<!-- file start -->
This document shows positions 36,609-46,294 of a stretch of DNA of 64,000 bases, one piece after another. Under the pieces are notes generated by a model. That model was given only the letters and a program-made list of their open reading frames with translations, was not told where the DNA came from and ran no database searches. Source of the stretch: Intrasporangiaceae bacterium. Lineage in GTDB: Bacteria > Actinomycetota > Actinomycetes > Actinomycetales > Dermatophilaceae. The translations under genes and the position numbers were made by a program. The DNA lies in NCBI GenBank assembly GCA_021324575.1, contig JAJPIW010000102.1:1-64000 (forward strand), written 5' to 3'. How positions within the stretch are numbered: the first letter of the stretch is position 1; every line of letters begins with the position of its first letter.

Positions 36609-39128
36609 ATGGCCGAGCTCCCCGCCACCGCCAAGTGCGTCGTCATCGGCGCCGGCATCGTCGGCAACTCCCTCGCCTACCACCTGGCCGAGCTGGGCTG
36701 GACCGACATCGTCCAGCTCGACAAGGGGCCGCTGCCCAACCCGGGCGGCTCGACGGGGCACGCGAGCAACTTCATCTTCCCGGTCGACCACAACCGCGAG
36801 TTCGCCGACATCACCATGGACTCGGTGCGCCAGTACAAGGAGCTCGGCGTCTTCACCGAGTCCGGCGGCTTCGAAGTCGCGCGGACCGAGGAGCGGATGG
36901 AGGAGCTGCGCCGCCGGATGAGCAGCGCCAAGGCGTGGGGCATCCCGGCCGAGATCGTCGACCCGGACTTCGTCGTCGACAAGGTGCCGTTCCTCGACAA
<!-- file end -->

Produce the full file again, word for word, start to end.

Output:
This document shows positions 36,609-46,294 of a stretch of DNA of 64,000 bases, one piece after another. Under the pieces are notes generated by a model. That model was given only the letters and a program-made list of their open reading frames with translations, was not told where the DNA came from and ran no database searches. Source of the stretch: Intrasporangiaceae bacterium. Lineage in GTDB: Bacteria > Actinomycetota > Actinomycetes > Actinomycetales > Dermatophilaceae. The translations under genes and the position numbers were made by a program. The DNA lies in NCBI GenBank assembly GCA_021324575.1, contig JAJPIW010000102.1:1-64000 (forward strand), written 5' to 3'. How positions within the stretch are numbered: the first letter of the stretch is position 1; every line of letters begins with the position of its first letter.

Positions 36609-39128
36609 ATGGCCGAGCTCCCCGCCACCGCCAAGTGCGTCGTCATCGGCGCCGGCATCGTCGGCAACTCCCTCGCCTACCACCTGGCCGAGCTGGGCTG
36701 GACCGACATCGTCCAGCTCGACAAGGGGCCGCTGCCCAACCCGGGCGGCTCGACGGGGCACGCGAGCAACTTCATCTTCCCGGTCGACCACAACCGCGAG
36801 TTCGCCGACATCACCATGGACTCGGTGCGCCAGTACAAGGAGCTCGGCGTCTTCACCGAGTCCGGCGGCTTCGAAGTCGCGCGGACCGAGGAGCGGATGG
36901 AGGAGCTGCGCCGCCGGATGAGCAGCGCCAAGGCGTGGGGCATCCCGGCCGAGATCGTCGACCCGGACTTCGTCGTCGACAAGGTGCCGTTCCTCGACAA